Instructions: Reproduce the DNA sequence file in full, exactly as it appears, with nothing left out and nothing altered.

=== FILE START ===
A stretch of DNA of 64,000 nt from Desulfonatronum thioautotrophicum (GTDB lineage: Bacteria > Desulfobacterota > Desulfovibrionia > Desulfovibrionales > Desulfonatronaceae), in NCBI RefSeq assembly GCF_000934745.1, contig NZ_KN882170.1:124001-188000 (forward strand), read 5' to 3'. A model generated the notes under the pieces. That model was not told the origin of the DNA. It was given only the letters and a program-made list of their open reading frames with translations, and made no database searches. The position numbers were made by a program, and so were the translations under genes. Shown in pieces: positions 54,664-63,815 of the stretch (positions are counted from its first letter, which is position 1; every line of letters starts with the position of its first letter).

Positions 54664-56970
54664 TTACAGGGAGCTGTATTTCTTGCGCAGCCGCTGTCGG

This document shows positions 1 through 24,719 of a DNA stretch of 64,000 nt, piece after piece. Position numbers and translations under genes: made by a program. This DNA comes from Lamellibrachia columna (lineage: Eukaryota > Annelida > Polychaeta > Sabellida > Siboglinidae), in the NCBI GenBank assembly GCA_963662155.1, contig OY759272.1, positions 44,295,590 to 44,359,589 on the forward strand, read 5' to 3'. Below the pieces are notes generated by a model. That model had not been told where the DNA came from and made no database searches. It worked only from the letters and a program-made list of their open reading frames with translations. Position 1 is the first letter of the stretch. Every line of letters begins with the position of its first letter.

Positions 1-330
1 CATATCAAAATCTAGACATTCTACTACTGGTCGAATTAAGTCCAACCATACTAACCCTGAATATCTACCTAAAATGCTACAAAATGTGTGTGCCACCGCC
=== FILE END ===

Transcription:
A stretch of DNA of 64,000 nt from Desulfonatronum thioautotrophicum (GTDB lineage: Bacteria > Desulfobacterota > Desulfovibrionia > Desulfovibrionales > Desulfonatronaceae), in NCBI RefSeq assembly GCF_000934745.1, contig NZ_KN882170.1:124001-188000 (forward strand), read 5' to 3'. A model generated the notes under the pieces. That model was not told the origin of the DNA. It was given only the letters and a program-made list of their open reading frames with translations, and made no database searches. The position numbers were made by a program, and so were the translations under genes. Shown in pieces: positions 54,664-63,815 of the stretch (positions are counted from its first letter, which is position 1; every line of letters starts with the position of its first letter).

Positions 54664-56970
54664 TTACAGGGAGCTGTATTTCTTGCGCAGCCGCTGTCGG

This document shows positions 1 through 24,719 of a DNA stretch of 64,000 nt, piece after piece. Position numbers and translations under genes: made by a program. This DNA comes from Lamellibrachia columna (lineage: Eukaryota > Annelida > Polychaeta > Sabellida > Siboglinidae), in the NCBI GenBank assembly GCA_963662155.1, contig OY759272.1, positions 44,295,590 to 44,359,589 on the forward strand, read 5' to 3'. Below the pieces are notes generated by a model. That model had not been told where the DNA came from and made no database searches. It worked only from the letters and a program-made list of their open reading frames with translations. Position 1 is the first letter of the stretch. Every line of letters begins with the position of its first letter.

Positions 1-330
1 CATATCAAAATCTAGACATTCTACTACTGGTCGAATTAAGTCCAACCATACTAACCCTGAATATCTACCTAAAATGCTACAAAATGTGTGTGCCACCGCC